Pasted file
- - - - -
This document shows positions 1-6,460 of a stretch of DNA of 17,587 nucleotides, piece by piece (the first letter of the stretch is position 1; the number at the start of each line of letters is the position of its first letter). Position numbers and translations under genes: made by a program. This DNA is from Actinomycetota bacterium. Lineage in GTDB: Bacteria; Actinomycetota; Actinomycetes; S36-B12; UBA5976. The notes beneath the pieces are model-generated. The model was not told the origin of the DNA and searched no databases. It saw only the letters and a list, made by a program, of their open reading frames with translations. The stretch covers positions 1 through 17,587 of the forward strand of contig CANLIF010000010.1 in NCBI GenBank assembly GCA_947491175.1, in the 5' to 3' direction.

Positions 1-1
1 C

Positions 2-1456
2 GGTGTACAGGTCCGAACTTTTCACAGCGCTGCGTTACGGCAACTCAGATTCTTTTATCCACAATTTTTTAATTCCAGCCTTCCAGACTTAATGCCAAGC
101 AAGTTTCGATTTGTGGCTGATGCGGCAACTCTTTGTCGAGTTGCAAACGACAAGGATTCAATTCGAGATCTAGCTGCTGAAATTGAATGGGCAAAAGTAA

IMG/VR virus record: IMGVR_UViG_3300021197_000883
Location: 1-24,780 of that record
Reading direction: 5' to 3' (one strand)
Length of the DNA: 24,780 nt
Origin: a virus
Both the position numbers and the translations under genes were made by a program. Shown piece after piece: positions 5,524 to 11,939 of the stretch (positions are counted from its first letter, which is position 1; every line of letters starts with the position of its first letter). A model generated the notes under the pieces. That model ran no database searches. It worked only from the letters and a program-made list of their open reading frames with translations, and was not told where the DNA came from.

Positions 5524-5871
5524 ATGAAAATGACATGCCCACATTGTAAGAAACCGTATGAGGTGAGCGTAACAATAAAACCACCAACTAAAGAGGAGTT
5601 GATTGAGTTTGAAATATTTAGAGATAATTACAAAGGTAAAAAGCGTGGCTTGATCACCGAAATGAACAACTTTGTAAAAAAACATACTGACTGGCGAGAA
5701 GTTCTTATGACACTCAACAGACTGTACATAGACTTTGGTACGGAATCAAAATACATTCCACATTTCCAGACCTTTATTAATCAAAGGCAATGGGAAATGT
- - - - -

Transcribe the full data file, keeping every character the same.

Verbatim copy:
This document shows positions 1-6,460 of a stretch of DNA of 17,587 nucleotides, piece by piece (the first letter of the stretch is position 1; the number at the start of each line of letters is the position of its first letter). Position numbers and translations under genes: made by a program. This DNA is from Actinomycetota bacterium. Lineage in GTDB: Bacteria; Actinomycetota; Actinomycetes; S36-B12; UBA5976. The notes beneath the pieces are model-generated. The model was not told the origin of the DNA and searched no databases. It saw only the letters and a list, made by a program, of their open reading frames with translations. The stretch covers positions 1 through 17,587 of the forward strand of contig CANLIF010000010.1 in NCBI GenBank assembly GCA_947491175.1, in the 5' to 3' direction.

Positions 1-1
1 C

Positions 2-1456
2 GGTGTACAGGTCCGAACTTTTCACAGCGCTGCGTTACGGCAACTCAGATTCTTTTATCCACAATTTTTTAATTCCAGCCTTCCAGACTTAATGCCAAGC
101 AAGTTTCGATTTGTGGCTGATGCGGCAACTCTTTGTCGAGTTGCAAACGACAAGGATTCAATTCGAGATCTAGCTGCTGAAATTGAATGGGCAAAAGTAA

IMG/VR virus record: IMGVR_UViG_3300021197_000883
Location: 1-24,780 of that record
Reading direction: 5' to 3' (one strand)
Length of the DNA: 24,780 nt
Origin: a virus
Both the position numbers and the translations under genes were made by a program. Shown piece after piece: positions 5,524 to 11,939 of the stretch (positions are counted from its first letter, which is position 1; every line of letters starts with the position of its first letter). A model generated the notes under the pieces. That model ran no database searches. It worked only from the letters and a program-made list of their open reading frames with translations, and was not told where the DNA came from.

Positions 5524-5871
5524 ATGAAAATGACATGCCCACATTGTAAGAAACCGTATGAGGTGAGCGTAACAATAAAACCACCAACTAAAGAGGAGTT
5601 GATTGAGTTTGAAATATTTAGAGATAATTACAAAGGTAAAAAGCGTGGCTTGATCACCGAAATGAACAACTTTGTAAAAAAACATACTGACTGGCGAGAA
5701 GTTCTTATGACACTCAACAGACTGTACATAGACTTTGGTACGGAATCAAAATACATTCCACATTTCCAGACCTTTATTAATCAAAGGCAATGGGAAATGT